We can all fondly remember growing up with our own set of household holiday traditions and rituals during the holiday season. Chances are they all evolved by borrowing from other religious or cultural traditions, or were products and byproducts of geographical and historical context. But too often the meaning behind these familiar, festive traditions have become lost over the generations.
Maybe some of us can remember our dads chopping down that pine, fir or spruce tree at the farm or forest and dragging it into the living room for us to help decorate. Maybe some of us can recall the distinct scent of fresh (or plastic) wreaths and garlands and holly that our mothers expertly put together for the family. But do we know why our parents and their parents before them did what they did in preparation for the holidays?
The tradition of hanging colorful lights in and around the house goes beyond ornamental function. Long before electricity was commonplace for households, people would always light up candles in their homes to add a bit of light and cheer during days when natural light was at its minimum in the winter. People would also leave candles by the windowsill as guides for travelers and passersby. It’s possible that this concept was adopted on Christmas eve when St. Nick was believed to have gone from house to house.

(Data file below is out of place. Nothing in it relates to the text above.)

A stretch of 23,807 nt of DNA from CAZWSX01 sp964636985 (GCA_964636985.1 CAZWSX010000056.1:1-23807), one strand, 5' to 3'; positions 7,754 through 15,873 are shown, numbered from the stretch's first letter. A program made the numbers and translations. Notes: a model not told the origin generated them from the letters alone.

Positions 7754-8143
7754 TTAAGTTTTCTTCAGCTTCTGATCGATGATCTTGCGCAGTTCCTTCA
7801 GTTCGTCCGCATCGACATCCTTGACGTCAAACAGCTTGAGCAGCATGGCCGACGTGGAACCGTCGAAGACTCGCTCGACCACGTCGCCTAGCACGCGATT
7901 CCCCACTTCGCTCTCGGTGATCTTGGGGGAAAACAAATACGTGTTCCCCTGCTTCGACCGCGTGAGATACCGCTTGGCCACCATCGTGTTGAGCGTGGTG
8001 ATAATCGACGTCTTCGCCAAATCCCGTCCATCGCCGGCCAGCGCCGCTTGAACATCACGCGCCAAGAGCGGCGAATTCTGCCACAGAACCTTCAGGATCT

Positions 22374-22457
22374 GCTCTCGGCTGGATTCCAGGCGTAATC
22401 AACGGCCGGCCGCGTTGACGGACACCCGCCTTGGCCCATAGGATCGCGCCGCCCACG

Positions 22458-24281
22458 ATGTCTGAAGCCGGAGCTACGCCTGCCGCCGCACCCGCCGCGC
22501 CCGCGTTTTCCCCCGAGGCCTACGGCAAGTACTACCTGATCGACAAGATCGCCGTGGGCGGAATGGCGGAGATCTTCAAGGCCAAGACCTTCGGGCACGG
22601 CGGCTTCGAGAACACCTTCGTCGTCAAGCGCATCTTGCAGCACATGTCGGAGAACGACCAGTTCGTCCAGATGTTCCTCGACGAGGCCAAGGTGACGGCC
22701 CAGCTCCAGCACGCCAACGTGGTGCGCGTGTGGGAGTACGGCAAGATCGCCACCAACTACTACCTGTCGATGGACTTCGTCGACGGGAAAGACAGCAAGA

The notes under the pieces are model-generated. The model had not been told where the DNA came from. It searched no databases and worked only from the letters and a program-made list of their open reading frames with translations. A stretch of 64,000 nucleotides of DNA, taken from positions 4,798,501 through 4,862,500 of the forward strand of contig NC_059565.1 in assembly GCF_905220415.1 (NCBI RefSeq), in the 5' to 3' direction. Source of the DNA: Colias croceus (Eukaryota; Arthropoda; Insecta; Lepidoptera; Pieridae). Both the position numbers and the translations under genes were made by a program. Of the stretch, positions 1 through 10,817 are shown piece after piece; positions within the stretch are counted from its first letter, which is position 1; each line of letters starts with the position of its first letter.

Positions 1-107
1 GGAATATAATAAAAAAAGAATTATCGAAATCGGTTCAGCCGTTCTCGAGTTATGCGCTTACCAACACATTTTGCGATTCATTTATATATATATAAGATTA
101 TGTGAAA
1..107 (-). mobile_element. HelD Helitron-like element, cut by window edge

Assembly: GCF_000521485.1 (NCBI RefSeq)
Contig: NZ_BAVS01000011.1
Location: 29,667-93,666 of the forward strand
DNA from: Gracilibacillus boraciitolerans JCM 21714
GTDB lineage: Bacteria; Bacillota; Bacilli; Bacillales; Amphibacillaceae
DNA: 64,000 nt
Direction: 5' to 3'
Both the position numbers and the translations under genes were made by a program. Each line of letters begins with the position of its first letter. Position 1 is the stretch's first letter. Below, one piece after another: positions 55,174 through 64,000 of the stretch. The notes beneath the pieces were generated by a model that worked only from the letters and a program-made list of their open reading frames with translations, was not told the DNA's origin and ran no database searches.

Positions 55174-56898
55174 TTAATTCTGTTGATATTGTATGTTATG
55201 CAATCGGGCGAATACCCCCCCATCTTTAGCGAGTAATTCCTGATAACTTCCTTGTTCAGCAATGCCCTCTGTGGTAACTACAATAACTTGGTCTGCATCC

Evergreen trees, wreaths, garlands and boughs of holly—these holiday staples were historically important to cultures around the world. They were especially important to those who lived through winters in the Northern Hemisphere. Their ability to retain their green color was symbolic of life persisting even in the “deadest” time of the year and for the life that was to come in the season ahead.
The Christmas tree as we know it today is said to have been started and popularized in Germany during the 18th century, whilst having early Pagan roots. Decorative wreaths, garlands and boughs are said to take root in ancient Egypt and Hebrew traditions.
Now it’s our turn uphold the traditions we grew up with, with our own families. In doing so, it’s good to know the reasons behind them, as a way of adding (or rather, re-injecting) meaning to these time-tested traditions. Which traditions did you grow up with but are unable to explain the reasoning behind? Let us know!